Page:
From such results it is sometimes asserted that public choice theory has an anti-state tilt. But there is ideological diversity among public choice theorists. Mancur Olson for example was an advocate of a strong state and instead opposed political interest group lobbying. More generally, James Buchanan has suggested that public choice theory be interpreted as "politics without romance", a critical approach to a pervasive earlier notion of idealized politics set against market failure.
The British journalist, Alistair Cooke, commenting on the Nobel Memorial Prize awarded to James M. Buchanan in 1986, reportedly summarized the public choice view of politicians by saying, "Public choice embodies the homely but important truth that politicians are, after all, no less selfish than the rest of us."
Several notable public choice scholars have been awarded the Nobel Prize in Economics, including Kenneth Arrow (1972), James M. Buchanan (1986), George Stigler (1982), Gary Becker (1992), Amartya Sen (1998), Vernon Smith (2002) and Elinor Ostrom (2009). In addition, James Buchanan, Vernon Smith, and Elinor Ostrom were former presidents of the Public Choice Society.
Buchanan and Tullock themselves outline methodological qualifications of the approach developed in their work The Calculus of Consent (1962), p. 30:
Further, Steven Pressman (economist) offers a critique of the public choice approach, arguing that public choice actually fails to explain political behavior in a number of central areas including politicians behavior as well as voting behavior. In the case of politicians' behavior, the public choice assumption that a politician's utility function is driven by greater political and economic power cannot account for various political phenomena. These include: why politicians vote against their constituent's interests, why they would advocate for higher taxation, fewer benefits, and smaller government, or why wealthy individuals would seek office.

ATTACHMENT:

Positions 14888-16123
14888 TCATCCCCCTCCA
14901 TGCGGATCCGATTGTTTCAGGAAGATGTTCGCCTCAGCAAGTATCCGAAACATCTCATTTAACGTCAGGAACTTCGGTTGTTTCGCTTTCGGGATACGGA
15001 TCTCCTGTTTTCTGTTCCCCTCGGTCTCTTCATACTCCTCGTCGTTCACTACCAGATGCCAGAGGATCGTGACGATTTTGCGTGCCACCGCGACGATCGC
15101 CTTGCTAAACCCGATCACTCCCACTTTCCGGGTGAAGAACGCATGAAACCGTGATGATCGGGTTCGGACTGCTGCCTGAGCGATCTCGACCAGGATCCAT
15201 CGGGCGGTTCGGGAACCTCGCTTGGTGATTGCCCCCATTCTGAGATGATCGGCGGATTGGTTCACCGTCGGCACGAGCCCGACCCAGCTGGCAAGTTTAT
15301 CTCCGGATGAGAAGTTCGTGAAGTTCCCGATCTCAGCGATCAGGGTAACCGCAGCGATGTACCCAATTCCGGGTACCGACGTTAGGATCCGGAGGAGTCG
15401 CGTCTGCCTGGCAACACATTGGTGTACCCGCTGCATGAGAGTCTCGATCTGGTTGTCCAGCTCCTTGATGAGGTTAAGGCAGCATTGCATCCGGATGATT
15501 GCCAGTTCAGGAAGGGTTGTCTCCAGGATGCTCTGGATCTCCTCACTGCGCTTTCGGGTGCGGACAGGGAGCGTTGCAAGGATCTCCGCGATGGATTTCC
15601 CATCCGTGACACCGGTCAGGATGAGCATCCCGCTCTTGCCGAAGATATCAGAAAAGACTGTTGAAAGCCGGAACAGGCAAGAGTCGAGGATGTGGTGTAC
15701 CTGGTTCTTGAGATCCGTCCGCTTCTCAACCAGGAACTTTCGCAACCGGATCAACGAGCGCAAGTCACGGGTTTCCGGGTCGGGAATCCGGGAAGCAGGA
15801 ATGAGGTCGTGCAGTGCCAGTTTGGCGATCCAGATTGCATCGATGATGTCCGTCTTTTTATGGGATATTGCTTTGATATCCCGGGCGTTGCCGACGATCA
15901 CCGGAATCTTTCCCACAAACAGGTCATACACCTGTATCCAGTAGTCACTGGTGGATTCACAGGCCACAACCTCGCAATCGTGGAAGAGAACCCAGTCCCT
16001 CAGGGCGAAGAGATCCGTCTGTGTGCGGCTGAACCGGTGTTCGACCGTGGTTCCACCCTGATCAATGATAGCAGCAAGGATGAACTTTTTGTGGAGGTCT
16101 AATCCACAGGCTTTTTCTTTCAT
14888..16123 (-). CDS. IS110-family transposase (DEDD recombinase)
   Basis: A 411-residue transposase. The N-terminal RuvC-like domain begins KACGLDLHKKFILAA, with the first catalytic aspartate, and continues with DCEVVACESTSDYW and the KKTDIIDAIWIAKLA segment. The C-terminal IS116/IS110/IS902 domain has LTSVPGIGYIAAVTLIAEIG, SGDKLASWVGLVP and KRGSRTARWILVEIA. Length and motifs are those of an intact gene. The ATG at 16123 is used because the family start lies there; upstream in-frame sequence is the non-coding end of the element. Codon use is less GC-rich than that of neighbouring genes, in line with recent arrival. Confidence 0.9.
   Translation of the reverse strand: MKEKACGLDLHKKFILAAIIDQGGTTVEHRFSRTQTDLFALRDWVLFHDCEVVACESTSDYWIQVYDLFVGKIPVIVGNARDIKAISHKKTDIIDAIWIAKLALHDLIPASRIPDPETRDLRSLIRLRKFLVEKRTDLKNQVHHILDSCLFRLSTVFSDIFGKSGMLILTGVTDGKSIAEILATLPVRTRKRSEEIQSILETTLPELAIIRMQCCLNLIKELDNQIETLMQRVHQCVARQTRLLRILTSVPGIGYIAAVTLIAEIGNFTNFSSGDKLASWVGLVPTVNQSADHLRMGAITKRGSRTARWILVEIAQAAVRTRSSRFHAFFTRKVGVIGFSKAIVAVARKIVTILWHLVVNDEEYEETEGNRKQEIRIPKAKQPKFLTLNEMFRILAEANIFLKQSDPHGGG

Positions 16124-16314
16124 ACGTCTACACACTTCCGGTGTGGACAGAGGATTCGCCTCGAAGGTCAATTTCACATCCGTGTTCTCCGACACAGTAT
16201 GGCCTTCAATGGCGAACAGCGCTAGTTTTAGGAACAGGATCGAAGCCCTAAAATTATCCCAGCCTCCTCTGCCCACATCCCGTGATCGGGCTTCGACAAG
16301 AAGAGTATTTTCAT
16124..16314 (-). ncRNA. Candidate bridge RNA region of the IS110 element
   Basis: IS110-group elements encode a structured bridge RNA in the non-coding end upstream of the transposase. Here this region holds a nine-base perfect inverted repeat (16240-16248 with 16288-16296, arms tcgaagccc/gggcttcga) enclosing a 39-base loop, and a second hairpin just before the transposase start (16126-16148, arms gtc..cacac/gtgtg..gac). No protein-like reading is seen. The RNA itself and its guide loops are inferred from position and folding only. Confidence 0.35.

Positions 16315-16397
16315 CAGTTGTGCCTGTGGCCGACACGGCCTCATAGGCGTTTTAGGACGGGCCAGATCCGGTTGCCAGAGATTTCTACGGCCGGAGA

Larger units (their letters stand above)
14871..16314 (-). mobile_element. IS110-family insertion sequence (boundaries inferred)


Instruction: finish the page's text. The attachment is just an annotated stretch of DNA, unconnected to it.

As for critiques concerning voter behavior, it is argued that public choice is unable to explain why people vote due to limitations in rational choice theory. For example, from the viewpoint of rational choice theory, the expected gains of voting depend on (1) the benefit to the individual if their candidate wins, and (2) the probability that the individual's vote will determine the election's outcome. However, even in a tight election the probability that an individual's vote makes the difference is estimated to be effectively zero. This would suggest that even if an individual expects gains from their candidate's success, the expected gains from voting would also logically be near zero. When this is considered in combination with the multiple recognized costs of voting such as the opportunity cost of foregone wages, transportation costs, and more, the self-interested individual is, therefore, unlikely to vote at all (at least theoretically). Pressman is not alone in his critique, other prominent public choice economists also recognize that theorizing voting behavior is a major issue for the public choice approach. This includes critiques by Anthony Downs in An Economic Theory of Democracy, Morris P. Fiorina, and Gordon Tullock.